Archives of Gynecology and Obstetrics

, Volume 284, Issue 4, pp 813–819

Maternal early pregnancy body mass index and risk of preterm birth

Authors

  • Ting Wang
    • School of Public Health Peking University Health Science Center
    • Tanggu Center for Disease Control and Prevention
  • Jun Zhang
    • Xinhua Hospital affiliated to Shanghai Jiao Tong University School of Medicine
  • Xinrong Lu
    • School of Public Health Peking University Health Science Center
  • Wei Xi
    • School of Public Health Peking University Health Science Center
    • School of Public HealthTianjin Medical University
    • School of Public Health Peking University Health Science Center
Materno-fetal Medicine

DOI: 10.1007/s00404-010-1740-6

Cite this article as:
Wang, T., Zhang, J., Lu, X. et al. Arch Gynecol Obstet (2011) 284: 813. doi:10.1007/s00404-010-1740-6

Abstract

Objective

To determine the association between maternal body mass index (BMI) in early pregnancy and the risk of preterm birth (PTB) in Chinese women.

Methods

Data were obtained from a population-based perinatal care program in China during 1993–2005. Women whose height and weight information was recorded at the first prenatal visit in the first trimester of pregnancy and delivered a singleton live infant were selected. Women with multiple gestations, stillbirths, delivery before 28 weeks or after 44 weeks of gestation, and infants affected by major external birth defects were excluded. BMI was categorized as underweight (less than 18.5 kg/m2), normal weight (18.5–23.9 kg/m2), overweight (24–27.9 kg/m2), and obese (≥28 kg/m2) based on BMI classification criteria for Chinese. Logistic regression analysis was conducted to adjust for potential confounders, such as maternal age, education, occupation, city or county, gender of infant, and year of delivery.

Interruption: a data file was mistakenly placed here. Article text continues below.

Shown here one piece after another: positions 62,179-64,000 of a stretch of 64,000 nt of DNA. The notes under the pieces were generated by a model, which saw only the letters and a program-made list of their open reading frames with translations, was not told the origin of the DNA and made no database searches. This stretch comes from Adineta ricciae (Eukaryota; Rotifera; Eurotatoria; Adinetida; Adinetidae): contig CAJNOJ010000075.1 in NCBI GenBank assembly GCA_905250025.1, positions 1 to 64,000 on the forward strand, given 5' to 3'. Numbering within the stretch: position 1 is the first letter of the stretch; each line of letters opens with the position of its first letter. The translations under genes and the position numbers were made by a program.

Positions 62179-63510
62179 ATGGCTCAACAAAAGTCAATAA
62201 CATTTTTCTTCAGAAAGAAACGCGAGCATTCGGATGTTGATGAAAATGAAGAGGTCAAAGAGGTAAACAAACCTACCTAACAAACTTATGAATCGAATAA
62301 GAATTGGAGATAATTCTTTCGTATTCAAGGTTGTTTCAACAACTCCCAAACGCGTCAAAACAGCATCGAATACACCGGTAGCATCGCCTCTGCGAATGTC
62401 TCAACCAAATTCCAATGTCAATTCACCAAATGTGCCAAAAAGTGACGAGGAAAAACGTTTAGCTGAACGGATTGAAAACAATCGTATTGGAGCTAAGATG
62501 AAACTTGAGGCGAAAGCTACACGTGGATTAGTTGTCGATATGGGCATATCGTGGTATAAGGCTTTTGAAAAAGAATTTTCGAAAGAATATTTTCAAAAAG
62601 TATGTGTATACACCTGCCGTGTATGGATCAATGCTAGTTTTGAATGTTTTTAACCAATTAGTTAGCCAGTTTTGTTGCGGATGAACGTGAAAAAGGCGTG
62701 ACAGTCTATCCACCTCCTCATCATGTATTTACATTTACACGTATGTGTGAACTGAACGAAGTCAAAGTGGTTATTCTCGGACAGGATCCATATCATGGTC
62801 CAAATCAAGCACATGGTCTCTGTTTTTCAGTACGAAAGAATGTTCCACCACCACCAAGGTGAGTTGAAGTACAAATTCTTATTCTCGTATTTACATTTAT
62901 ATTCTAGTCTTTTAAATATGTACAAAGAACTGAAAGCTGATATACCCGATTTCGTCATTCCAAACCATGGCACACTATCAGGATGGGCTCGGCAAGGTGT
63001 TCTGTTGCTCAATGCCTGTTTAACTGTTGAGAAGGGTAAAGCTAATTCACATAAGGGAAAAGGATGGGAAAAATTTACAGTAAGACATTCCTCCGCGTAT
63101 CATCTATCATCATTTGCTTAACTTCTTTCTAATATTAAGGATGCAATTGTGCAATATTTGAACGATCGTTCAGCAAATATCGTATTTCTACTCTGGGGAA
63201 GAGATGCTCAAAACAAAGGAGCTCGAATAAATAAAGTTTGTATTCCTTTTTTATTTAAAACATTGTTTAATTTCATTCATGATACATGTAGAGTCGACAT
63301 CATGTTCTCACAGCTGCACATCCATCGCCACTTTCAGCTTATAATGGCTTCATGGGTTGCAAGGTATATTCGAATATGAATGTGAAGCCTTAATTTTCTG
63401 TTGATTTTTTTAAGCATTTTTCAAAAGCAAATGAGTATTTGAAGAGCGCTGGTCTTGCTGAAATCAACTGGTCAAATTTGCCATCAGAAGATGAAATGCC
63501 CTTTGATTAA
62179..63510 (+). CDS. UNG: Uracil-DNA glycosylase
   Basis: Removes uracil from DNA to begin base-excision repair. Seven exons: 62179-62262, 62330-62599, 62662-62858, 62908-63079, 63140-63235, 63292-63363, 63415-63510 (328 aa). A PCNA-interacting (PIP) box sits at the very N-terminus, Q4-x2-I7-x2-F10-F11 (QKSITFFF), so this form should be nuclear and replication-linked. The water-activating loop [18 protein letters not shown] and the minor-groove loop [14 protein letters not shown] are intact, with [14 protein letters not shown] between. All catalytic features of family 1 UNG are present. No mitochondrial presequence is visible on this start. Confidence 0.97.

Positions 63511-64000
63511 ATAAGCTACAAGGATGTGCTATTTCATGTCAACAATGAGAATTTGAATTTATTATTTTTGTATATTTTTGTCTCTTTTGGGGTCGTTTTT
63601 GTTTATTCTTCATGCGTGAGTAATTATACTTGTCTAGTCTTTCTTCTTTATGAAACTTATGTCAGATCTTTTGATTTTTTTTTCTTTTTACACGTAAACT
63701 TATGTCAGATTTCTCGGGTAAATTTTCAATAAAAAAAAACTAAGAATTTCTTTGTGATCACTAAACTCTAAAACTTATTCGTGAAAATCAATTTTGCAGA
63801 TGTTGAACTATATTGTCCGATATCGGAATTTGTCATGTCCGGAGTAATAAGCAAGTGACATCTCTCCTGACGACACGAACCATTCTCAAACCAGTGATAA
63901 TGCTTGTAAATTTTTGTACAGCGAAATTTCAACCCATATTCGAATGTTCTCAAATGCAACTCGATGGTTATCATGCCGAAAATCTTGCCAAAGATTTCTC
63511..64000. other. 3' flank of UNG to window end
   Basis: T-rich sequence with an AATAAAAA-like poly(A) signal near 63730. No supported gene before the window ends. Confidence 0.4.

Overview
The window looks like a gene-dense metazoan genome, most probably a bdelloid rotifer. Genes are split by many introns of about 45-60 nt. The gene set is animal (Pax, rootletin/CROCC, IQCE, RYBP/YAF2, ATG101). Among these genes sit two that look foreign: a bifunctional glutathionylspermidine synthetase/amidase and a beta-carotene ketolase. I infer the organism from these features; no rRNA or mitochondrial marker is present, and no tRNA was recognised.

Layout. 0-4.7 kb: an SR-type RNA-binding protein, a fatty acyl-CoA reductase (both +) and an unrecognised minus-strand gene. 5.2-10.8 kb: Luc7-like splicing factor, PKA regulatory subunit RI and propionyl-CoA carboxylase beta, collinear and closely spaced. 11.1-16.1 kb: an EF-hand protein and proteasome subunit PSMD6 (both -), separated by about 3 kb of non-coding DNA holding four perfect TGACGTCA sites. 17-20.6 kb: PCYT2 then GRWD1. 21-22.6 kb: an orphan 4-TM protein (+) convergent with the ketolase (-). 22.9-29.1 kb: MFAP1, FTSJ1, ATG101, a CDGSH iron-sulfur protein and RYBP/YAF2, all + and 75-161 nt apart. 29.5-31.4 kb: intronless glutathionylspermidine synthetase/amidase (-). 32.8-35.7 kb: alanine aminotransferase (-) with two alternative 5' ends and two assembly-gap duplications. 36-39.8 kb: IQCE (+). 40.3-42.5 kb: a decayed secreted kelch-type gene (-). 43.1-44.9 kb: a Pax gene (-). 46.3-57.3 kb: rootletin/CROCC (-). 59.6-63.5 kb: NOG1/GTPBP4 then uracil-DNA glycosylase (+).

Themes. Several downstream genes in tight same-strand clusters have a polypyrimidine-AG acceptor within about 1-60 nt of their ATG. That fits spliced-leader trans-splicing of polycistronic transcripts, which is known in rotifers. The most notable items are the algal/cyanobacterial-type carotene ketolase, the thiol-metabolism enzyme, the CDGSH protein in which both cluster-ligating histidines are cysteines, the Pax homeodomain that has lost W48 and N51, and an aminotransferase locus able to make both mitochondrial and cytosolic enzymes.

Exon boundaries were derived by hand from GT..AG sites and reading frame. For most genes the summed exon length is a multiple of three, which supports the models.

Results

A total of 353,477 women were selected. The incidence of preterm birth in women who were underweight, normal weight, overweight, obese was 3.69% (3.61–3.76%), 3.59% (3.55–3.62%), 3.83% (3.71–3.96%), 4.90% (4.37–5.43%), respectively. The incidence of elective preterm birth, overweight, and obesity increased remarkably during 2000–2005 compared with that during 1993–1996. After having adjusted for potential confounders including maternal age, maternal occupation, education, city or county, gender of the infant and year of birth, the risk of PTB increased significantly with BMI (P < 0.05). Among nulliparae, the risk of elective preterm birth increased with increasing BMI. Nulliparae who were underweight were less likely to deliver elective preterm births (OR = 0.89, 95% CI 0.80–0.98). Nulliparae who were overweight and obese in early pregnancy were at a greater risk of elective PTB than normal weight nulliparae (for the overweight OR = 1.36, 95% CI 1.18–1.56, for the obese OR = 2.94, 95% CI 2.04–4.25).

Conclusion

In this study, indigenous Chinese cohort women who are overweight, obese, and nulliparous are at an increased risk of elective preterm birth.

Keywords

Preterm birthBody mass indexEarly pregnancyParityObesity

Abbreviations

BMI

Body mass index

CI

Confidence interval

IRB

Institutional review board

MCH

Maternity and child health

NCMIH

National Center for Maternal and Infant Health

OR

Odds ratio

PTB

Preterm birth

PHCSS

Perinatal Health Care Surveillance System

SD

Standard deviation

Copyright information

© Springer-Verlag 2010